Newly elected Mayor Thomas S. Richards is wasting no time getting to work. And there is no shortage of work to be done.
Richards, who won a special election Tuesday with 49 percent of the votes, met Wednesday with R. Carlos Carballada, who has been acting mayor since mid-January.
“I need to start getting serious working on that budget,” Richards said before their private discussion.
High on the list is closing a projected $50 million budget gap.
Richards noted Carballada and staff have been working on many of the problems and he will now work with them to assess the city’s situation and look at what options are available.
“This isn’t new to me,” Richards said. “I think I know what I’m getting into.”
He served as corporation counsel to Mayor Robert Duffy who resigned at the end of 2010 to assume the post of lieutenant governor. Richards served as deputy mayor until resigning Jan. 20 after questions were raised about whether he could serve as deputy mayor and run for the mayoral position at the same time.
Carballada, who had been commissioner of Neighborhood and Business Development, then became acting mayor. The succession and scheduling of a special election was unsuccessfully challenged in court.
Richards said Wednesday that he hasn’t made any staff selections yet, but that there will be a deputy mayor, although the functions may be redefined. He said he has the luxury of time to address those issues.
They wouldn’t say whether Carballada would be selected as deputy mayor or return to his previous post, but Carballada hinted at possibilities.
“One of the things you have to consider when you talk to someone like me is my longevity,” Carballada said. “These positions require an awful lot of energy. As you get older, your level of energy decreases.”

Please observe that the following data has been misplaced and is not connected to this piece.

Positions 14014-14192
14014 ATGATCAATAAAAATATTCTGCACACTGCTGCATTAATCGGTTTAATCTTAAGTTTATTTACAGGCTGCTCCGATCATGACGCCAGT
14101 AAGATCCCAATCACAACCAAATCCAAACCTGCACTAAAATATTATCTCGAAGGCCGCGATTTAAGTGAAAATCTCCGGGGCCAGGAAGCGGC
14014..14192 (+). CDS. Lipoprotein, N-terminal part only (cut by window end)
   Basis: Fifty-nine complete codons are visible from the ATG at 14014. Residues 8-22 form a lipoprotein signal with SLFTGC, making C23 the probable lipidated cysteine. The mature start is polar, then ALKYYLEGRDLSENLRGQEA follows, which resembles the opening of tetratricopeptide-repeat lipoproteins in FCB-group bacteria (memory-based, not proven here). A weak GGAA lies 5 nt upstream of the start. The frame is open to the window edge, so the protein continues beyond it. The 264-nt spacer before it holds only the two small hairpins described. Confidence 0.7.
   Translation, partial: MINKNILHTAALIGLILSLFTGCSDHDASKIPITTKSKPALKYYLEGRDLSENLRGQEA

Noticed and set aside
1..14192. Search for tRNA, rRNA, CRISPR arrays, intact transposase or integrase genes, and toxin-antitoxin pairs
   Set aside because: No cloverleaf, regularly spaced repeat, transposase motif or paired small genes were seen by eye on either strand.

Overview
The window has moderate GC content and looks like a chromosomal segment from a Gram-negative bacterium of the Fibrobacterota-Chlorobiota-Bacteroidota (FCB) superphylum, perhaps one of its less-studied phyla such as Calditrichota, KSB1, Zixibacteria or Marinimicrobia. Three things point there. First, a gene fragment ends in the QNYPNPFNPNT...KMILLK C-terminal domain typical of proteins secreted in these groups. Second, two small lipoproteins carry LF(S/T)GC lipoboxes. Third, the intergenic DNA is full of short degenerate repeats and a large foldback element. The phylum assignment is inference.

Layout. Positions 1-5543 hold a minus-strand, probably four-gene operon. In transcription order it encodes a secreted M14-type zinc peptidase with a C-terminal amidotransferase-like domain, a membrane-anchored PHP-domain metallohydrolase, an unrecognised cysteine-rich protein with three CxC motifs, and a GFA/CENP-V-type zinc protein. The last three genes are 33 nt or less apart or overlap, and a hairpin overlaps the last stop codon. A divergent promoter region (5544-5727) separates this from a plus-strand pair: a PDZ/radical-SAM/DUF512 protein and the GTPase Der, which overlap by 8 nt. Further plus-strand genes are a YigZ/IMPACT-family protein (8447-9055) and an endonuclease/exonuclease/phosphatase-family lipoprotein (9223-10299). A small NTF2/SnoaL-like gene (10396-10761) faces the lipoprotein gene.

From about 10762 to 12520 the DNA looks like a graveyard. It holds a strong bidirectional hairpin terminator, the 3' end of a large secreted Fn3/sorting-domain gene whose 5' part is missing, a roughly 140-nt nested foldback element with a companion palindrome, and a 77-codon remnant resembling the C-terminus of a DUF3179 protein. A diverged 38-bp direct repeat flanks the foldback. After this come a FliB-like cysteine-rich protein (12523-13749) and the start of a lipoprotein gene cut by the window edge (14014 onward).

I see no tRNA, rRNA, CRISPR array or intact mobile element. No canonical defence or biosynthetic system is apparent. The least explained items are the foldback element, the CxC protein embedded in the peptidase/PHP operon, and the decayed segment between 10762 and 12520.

He said a deputy mayor would have to be someone “in the game” that is committed to be in the position as long as the mayor, something he said he was not sure he could do.
“Don’t panic, we haven’t worn him out yet,” Richards joked.
Carballada said he was happy that Richards was elected and happy because he “could begin to sort of ease out of this position” and go back “to doing what I was doing before.”
Richards said he will work with the unions, some of whose members opposed his candidacy.
“We have to work with each other,” he said. “I have to work with them and they have to work with me, but we’ve got a common goal here. Elections are about making distinctions. Governing is about bringing people together. It is the opposite of the campaign.”
Richards, a Democrat, said he will wait to be sworn in until after April 11, when the ballots from military personnel are counted and certified.
William A. Johnson Jr., who ran on the Working Families and Independence lines, received 7,827 and 2,480 votes, respectively. Alexander J. White, the Green Party candidate, received 2,133 votes.